I don’t know how much of the introduction to “The Story” will start before John [left] and Trishna [right] meet. It’s an important period, to be sure, rife with rudimentary situations where they both have to learn to tolerate reality. As much as they may want to hide from their situations, bullies, and presents, their adolescences, like our own, is where we form our abilities to evaluate when to fight, flight, or delight in escapism.
If my ambitions for “The Story” include comprehensive commentaries on the nature of our reality, how much nuance should go into those commentaries? A thoroughly-built restaurant might evoke patron conversations idly chatting over the fine flatware or reveal restaurateuring price negotiations for finer flatware. The narrative should always guide the focus. It’d waste your time and my effort if Trishna (left) and John (right) only visited Zbigniew’s (center) Teriyaki once. But if they go frequently…?
Spoilers?: Minor (worldbuilding, character development)
WANNA CONSIDER BALANCING WOLRDBUILDING DETAIL BASED ON THE NARRATIVE WEIGHT OF THE LOCATION? CLICK HERE TO KEEP ON READING!
“I collect LEGO to use as props for my big story. But only the ones that fit into their world. They’re probably not big into monster trucks, so I would have no need for this.” My customized LEGO minifigures, showing main characters Trishna (left/above) and John (left/below), have paid for themselves and any prop sets tenfold for their effectiveness in building ideas within the world of “The Story.” Here’s why you should consider similar props.
Stop defending yourself! Quit justifying your existence, your actions, or your life’s intentions to every person you observe. We’ve got it all twisted. Sure, it’s important to explain ourselves to our family and close friends. They’re invested in our future and our failures could drag them down financially or emotionally. Everyone else, though? Who cares! Why invest your energy in the stranger that might scoff at you? All that does is lead to feeling insecure!
Fitness isn’t universal. What works for me might not work for you. Within 6 months, I should return to my former apex of rowing hour-long sets, which is not something most people would enjoy. Instead of being frustrated over not being able to do that, focus on what you can do with what you have, for your intended results. I see rowing as a tool that can help me do what I want: more universal tasks.
I think we focus too much on what other people think about us. When I’ve felt awkward, it’s usually because I’m thinking too much about what people think of me while I’m doing something. It’s all in my head, too. No one ran up to me exclaiming that I shouldn’t photograph this sign. Most people wouldn’t even care. If they did, it’s only because I distracted their own focus. How can we overcome focus insecurity?
This scene in “The Story” concluded a recent float tank session like a vague memory from a life I never lived. Shortly after John (right) arrives at Trishna’s family farm, her father Divit (center) has “the chat” he has with anyone that is considering becoming close friends with any of his daughters or sons. Let’s explore how I’m building this scene, so once I write it formally, it will have the appropriate emotion and resonance.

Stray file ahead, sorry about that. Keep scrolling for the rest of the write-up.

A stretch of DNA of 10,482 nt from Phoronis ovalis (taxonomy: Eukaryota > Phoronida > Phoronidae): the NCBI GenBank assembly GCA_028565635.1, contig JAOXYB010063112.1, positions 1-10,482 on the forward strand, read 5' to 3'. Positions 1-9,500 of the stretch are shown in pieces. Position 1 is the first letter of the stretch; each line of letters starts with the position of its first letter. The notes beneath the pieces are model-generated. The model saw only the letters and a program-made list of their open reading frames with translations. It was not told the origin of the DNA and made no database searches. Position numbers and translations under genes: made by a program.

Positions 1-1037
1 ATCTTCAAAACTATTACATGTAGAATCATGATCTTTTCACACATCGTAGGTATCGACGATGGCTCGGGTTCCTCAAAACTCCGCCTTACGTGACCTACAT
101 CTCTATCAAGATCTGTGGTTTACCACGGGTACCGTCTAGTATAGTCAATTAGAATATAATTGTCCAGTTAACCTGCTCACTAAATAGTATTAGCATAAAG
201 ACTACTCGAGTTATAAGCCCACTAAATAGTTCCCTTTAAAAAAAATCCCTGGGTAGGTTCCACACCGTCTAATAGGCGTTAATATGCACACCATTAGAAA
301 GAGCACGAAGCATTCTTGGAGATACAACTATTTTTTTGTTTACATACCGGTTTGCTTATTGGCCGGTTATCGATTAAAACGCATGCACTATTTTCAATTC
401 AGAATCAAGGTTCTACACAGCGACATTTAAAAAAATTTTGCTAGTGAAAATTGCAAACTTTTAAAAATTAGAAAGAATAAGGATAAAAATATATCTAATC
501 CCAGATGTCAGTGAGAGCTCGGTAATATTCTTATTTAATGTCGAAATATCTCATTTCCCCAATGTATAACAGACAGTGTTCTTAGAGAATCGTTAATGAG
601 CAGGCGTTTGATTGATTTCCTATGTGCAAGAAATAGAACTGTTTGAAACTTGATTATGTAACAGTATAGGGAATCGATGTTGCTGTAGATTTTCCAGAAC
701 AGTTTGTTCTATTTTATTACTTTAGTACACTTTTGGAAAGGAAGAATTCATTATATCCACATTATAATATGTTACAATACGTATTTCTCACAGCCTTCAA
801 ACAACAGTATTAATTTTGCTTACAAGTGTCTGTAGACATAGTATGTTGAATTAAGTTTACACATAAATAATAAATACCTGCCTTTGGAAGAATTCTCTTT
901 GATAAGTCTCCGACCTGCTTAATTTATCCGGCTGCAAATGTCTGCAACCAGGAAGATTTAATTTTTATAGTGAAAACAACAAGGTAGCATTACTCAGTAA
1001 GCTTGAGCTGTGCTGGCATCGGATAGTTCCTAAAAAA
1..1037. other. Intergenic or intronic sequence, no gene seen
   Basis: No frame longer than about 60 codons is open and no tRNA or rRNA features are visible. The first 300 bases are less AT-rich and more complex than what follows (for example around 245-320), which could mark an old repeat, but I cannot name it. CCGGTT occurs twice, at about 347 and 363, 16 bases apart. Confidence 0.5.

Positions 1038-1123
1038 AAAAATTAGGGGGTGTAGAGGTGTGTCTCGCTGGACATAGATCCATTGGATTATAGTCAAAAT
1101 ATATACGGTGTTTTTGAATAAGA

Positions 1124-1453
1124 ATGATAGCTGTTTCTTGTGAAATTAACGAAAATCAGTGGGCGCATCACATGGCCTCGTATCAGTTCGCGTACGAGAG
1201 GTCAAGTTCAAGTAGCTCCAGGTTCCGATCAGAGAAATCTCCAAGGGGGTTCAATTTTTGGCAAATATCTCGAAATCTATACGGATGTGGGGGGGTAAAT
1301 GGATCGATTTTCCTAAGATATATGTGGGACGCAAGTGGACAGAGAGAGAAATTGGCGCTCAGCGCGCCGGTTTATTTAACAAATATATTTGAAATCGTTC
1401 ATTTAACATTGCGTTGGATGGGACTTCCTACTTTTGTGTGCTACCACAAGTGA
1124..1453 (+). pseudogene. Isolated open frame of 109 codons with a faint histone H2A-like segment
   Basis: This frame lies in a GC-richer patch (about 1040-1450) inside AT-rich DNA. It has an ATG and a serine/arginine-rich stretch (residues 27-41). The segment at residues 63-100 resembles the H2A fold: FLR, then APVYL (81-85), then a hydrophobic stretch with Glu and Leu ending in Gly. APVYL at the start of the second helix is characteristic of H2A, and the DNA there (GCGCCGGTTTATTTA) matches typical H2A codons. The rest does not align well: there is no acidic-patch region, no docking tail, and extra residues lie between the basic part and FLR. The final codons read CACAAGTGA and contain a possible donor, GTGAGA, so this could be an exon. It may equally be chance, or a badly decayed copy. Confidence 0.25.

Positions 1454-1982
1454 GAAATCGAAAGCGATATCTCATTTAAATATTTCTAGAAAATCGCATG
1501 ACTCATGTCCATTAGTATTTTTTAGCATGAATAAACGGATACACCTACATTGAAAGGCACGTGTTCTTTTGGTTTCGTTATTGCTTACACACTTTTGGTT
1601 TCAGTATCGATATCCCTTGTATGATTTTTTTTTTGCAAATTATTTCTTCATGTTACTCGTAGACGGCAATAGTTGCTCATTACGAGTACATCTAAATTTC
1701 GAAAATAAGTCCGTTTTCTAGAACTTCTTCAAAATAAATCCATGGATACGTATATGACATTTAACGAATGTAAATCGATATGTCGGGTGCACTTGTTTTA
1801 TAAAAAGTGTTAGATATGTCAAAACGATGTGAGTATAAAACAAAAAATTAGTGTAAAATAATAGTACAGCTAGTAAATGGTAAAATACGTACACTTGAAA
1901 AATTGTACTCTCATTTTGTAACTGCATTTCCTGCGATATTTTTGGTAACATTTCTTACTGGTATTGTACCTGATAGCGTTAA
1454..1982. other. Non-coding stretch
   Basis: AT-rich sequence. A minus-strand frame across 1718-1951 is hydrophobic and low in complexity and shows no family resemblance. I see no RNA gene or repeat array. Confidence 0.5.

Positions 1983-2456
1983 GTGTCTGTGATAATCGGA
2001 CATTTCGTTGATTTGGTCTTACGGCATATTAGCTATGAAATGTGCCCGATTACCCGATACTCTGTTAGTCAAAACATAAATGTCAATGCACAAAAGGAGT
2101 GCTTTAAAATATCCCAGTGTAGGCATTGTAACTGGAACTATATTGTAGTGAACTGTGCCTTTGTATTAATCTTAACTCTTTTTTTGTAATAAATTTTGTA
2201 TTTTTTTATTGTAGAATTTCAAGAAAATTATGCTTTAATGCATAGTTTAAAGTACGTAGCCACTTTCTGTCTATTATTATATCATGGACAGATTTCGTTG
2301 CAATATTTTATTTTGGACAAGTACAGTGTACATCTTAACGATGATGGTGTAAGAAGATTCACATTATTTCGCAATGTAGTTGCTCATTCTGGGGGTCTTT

The renovation focus for my hyperfunctional office, dubbed “Zeal,” is about shining light on hindrances. This renovation project has enabled me to jump from “aha moments” to production quicker each week. Since each writing upload on this website relies on visual elements to punctuate my thoughts, lighting accidentally became a hindrance if I wanted to photograph something in my lightbox. Now I can quickly photograph a thought, then focus on writing, without trivial photographic distractions.
It’s been useful having physical representations of the main characters of “The Story.” I can bring these minifigs representing Trishna (left) and John (right) along with me to brainstorm ideas on the go and their ubiquity allows me to quickly consider in new ideas. The set with Trishna’s wheelchair also had this dog, which after some brainstorming, became a pivotal character in her back story. Let’s explore how one dog could provide such great service.
Spoiler Warning Scale: Minor (character-building, without major plot details)
WANNA INCIDENTALLY READ MORE ABOUT SERVICE DOGS ALONG WITH A DOG CHARACTER BIOGRAPHY? CLICK HERE TO KEEP ON READING!
While soaking in miniature houses at the fair, observing cool LEGO sets in stores, and attending concerts, I was brainstorming ideas for “The Story” as I always do. This week’s focus was worldbuilding the Lanchester farm. Trishna was born and raised there. Unfortunately, the implications of some mild bug has taken some of my focus away, so let’s explore how John (laying “in bed”) and Trishna help each other through their sicknesses, to get healthy.
Spoiler Warning Scale: Minor (some spoiler-marked scene brainstorming)
WANNA READ ABOUT SOME SICKNESSES AND POSSIBLY HOW THEY’RE OVERCOME? CLICK HERE TO KEEP ON READING!